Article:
Adams Papers

From Louisa Catherine Johnson Adams to John Quincy Adams, 10 June 1804

Washington June 10th. 1804

My very best friend

I recieved your kind favor of the 31st on Friday Evening with the Bill enclosed for which I return you many thanks

I am rejoiced to hear that you Garden affords you so much amusement and hope to find it in high order against next summer I think if you intend to make any alterations in the House as there is nobody at present residing there it would be better to have them done this Summer We talked of adding a couple of Chambers and if it is possible & without too great expense I should very much desire to have some change made in the staircase which makes the entrance to the House intolerable as it stands at present should this be attended with any difficulty I entreat you to excuse the request as it is only made from an idea that it would contribute both to health & comfort—

Is Mrs. Gore much alter’d? I think Mrs. Derby should come here for the heat is so excessive that we are in a great measure obliged to adopt her mode of dress though with as much decency as we can very light cloathing will admit pray do not forget to remember me to my Boston friends when you see them, more particularly to Mrs. Smith—

Mrs. Merry surprized us last night by a visit quite en famille with Mr Moore a very agreeable man they staid a couple of hours he entertained us with some delightful airs on the Piano which he accompanied <on the> with his voice he sings entirely in the Italian stile & with exquisite taste Mr. M. favor’d us with a trio of his own composing which is really one of the finest pieces of Music I ever heard the words were likewise written by himself & begin “Lady fair where art thou roaming” this is the gentleman who translated Anacreon he looks very young to be so celebreated Mr. M. quits this place tomorrow it is probable he will visit Boston I have a great inclination to give him a letter to you that you may become acquainted with him—The day the Chargé left the City Mrs. M. paid a visit to Mrs. T. Peter and they are likely to become very intimate.—Chargés namesake the Dr. has very suddenly changed his Politicks and is now become a furious federalist to the astonishment of all the world—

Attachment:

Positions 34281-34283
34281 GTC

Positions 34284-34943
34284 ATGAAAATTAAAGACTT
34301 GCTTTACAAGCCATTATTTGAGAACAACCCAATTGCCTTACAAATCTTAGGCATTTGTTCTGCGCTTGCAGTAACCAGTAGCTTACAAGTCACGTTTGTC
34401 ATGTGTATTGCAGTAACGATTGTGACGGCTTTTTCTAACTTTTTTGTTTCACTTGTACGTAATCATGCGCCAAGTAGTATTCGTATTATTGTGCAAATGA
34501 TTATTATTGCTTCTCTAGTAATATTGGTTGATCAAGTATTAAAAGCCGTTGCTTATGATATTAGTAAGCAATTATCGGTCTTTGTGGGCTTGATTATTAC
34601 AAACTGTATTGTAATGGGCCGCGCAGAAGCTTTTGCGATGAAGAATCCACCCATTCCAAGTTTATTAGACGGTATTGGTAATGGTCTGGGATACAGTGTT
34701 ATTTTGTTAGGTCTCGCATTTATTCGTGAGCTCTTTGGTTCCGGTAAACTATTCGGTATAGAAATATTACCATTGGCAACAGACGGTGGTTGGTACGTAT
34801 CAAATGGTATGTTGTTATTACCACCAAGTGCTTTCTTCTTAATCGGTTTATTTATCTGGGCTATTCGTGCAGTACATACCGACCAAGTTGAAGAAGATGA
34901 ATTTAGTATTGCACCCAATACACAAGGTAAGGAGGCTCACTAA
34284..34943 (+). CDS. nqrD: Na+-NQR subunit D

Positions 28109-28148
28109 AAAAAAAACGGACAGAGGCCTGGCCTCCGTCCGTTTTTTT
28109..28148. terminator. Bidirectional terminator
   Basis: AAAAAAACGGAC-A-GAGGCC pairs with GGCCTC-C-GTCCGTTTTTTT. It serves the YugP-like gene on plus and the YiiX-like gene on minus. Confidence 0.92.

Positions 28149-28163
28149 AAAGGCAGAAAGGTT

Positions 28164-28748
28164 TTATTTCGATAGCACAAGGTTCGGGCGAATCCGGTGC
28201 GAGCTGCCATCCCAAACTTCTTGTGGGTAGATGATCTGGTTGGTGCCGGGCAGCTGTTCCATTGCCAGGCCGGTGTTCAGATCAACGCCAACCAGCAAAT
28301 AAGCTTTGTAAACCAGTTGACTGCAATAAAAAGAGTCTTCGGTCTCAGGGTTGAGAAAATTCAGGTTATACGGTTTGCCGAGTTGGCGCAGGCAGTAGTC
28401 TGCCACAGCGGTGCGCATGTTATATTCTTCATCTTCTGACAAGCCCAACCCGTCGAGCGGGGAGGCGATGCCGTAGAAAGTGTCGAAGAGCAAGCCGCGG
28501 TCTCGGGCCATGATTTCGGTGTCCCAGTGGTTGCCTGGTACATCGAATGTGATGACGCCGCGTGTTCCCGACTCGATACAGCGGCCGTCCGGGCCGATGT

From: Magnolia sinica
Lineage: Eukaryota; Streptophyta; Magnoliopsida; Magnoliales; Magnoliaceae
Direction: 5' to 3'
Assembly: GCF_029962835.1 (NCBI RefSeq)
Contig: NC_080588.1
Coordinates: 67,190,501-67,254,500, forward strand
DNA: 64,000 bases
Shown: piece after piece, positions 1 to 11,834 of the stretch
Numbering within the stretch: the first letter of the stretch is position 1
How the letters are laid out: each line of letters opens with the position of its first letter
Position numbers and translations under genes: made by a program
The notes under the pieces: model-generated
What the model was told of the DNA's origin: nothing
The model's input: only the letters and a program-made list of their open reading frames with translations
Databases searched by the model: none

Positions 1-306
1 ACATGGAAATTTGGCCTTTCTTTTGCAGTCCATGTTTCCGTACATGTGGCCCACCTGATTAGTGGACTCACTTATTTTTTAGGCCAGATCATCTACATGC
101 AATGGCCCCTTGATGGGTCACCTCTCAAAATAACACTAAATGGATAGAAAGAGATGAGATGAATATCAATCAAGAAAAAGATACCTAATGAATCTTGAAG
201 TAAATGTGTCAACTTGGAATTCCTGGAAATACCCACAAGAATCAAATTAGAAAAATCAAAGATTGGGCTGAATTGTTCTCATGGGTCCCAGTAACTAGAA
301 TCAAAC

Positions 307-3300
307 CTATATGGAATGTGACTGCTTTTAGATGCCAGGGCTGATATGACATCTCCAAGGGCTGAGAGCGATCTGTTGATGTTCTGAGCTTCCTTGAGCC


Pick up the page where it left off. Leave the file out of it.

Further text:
Our little John has been extremely unwell & is wonderfully reduced he is now cutting two of his high teeth which have made him suffer very much for the last three weeks & are not yet through I have some thoughts of taking him to Bladensburg which is about eight miles from this place for a day or two as I think a change of air might be of great service to him he is much better the last three days & I make no doubt will be perfectly well when the teeth are through therefore do not be uneasy if he had been very seriously sick I should have written you before—George is very well Mrs. Merry says he is formed for a Politician he understands the art of twisting a subject better than any child she ever saw—I am sorry to say he has lost almost all his French—

Ad[ieu my] best loved friend remember me affectionately [to] your fami[ly &] be assured of the unalterable affection of y[our]

L. C. Adams

MHi: Adams Papers.

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